Chapter 7

1. I am indebted to Nauta and Feirtag (1986) for providing a very succinct history of this development.

2. Joseph LeDoux (1996), in an otherwise excellent account, attempts to maintain this distinction between emotion and cognition.

3. For an extensive discussion of Freud on sublimation, see Loewald 1988.

4. Walter Freeman (1999b) and the neuropsychologist Nicholas Humphrey (2000b) have revived interest in the old distinction made by facultative psychology between sensation and perception.

5. Nicholas Humphrey (2000a, 2000b) distinguishes sensation and unconscious perception but does so in a very different fashion. I see unconscious perception as a process that interprets sensation, whereas Humphrey attributes sensation to the bodily self yet views perception not as an interpretation but as an impersonal cognitive process.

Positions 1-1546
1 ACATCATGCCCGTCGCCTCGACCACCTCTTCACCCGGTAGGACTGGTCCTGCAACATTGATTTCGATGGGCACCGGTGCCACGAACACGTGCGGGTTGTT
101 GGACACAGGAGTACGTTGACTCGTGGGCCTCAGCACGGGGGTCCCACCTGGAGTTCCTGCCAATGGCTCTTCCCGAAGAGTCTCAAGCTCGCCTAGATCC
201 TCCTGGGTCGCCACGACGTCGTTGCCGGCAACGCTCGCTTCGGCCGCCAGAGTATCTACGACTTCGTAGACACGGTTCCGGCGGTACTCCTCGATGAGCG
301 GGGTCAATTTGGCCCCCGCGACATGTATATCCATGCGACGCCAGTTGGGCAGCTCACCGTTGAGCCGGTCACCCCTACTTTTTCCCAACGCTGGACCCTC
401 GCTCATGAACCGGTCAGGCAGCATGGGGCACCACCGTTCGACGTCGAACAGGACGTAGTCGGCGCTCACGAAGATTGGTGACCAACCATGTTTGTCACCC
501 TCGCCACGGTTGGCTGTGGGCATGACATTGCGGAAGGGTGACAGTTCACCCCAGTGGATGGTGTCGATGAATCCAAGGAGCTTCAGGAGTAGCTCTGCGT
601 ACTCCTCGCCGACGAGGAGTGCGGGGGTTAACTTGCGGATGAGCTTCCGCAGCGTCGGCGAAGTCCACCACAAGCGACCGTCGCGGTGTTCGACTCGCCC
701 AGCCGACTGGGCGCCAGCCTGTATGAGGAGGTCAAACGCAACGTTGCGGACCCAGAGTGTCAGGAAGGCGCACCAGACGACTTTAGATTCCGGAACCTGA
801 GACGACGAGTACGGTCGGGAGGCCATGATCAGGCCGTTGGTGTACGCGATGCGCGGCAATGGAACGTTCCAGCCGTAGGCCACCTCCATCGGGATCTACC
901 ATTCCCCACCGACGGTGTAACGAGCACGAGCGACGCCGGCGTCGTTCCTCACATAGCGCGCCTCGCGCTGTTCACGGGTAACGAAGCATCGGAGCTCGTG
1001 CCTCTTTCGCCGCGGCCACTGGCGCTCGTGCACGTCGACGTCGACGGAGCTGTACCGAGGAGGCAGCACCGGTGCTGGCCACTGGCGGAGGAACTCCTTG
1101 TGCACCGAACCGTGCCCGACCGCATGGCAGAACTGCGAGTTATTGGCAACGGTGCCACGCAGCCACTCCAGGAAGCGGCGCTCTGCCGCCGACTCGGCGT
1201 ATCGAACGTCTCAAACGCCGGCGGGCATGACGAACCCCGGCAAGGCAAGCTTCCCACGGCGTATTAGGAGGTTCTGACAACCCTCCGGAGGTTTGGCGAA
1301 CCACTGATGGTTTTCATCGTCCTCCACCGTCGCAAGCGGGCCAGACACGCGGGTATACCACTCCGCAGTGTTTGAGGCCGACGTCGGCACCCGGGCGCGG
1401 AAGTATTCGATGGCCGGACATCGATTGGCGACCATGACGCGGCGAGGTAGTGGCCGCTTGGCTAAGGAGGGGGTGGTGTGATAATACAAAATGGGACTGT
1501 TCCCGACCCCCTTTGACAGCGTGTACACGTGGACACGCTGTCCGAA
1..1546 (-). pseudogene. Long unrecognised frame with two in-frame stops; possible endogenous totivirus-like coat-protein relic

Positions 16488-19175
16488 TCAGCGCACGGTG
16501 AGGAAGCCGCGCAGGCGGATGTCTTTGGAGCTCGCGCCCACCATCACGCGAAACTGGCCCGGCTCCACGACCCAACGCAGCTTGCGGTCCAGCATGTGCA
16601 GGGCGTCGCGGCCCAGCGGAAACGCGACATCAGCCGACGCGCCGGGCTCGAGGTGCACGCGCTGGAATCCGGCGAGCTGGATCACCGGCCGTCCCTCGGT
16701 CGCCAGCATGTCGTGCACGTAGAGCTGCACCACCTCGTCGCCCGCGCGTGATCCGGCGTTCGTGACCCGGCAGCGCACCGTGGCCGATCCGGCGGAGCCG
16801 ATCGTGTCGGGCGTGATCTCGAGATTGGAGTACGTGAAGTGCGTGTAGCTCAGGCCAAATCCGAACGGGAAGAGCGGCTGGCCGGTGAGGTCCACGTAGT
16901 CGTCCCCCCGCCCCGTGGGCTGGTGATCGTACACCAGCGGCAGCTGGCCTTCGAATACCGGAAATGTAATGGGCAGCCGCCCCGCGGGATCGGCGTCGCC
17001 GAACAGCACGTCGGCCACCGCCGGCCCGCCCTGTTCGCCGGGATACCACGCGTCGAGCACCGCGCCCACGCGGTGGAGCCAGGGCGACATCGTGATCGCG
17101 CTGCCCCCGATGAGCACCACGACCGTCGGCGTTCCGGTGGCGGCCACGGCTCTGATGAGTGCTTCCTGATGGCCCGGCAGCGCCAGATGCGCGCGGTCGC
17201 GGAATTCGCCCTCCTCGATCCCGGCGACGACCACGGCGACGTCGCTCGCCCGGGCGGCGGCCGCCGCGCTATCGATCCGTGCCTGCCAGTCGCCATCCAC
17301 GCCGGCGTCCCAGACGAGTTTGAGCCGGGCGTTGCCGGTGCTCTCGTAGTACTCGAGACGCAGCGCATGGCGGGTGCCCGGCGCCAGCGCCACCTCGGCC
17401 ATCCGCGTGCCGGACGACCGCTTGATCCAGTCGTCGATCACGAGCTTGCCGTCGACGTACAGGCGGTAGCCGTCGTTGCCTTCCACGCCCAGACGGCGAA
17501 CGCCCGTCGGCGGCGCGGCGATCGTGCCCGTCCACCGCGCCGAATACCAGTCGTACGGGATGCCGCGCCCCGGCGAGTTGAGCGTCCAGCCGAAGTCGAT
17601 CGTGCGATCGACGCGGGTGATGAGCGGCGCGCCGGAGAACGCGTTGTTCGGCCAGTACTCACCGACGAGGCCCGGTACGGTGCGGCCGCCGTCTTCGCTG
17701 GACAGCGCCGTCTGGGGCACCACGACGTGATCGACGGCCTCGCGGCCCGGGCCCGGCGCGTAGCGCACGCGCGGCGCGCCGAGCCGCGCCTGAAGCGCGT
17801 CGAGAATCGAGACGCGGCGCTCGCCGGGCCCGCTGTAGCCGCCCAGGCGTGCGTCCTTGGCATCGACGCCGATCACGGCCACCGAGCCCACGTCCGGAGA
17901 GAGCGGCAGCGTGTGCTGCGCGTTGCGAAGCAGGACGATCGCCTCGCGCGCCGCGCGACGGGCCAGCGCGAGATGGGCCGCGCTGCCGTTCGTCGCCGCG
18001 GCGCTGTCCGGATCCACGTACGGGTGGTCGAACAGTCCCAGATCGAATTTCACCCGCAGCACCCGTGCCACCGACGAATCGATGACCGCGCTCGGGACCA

6. The neurologist Kurt Goldstein (1940, p. 60) described a similar loss of complex mental functions in patients with damage to the cerebral cortex. Their behavior was described as "concrete," but importantly, Goldstein noted that in "abstract" performances, action is determined directly and immediately, not by stimulus configuration, but by "the account of the situation which the individual gives to himself." In other words, the loss of the capacity for abstract thought involves a deficit of interpretation.

7. Peirce thought of interpretation, for which he coined the word interpretant, as an infinite regression, for each interpretation is based on another association. For an excellent description of Peirce's contribution to pragmatism, see Menand 2001.

Chapter 8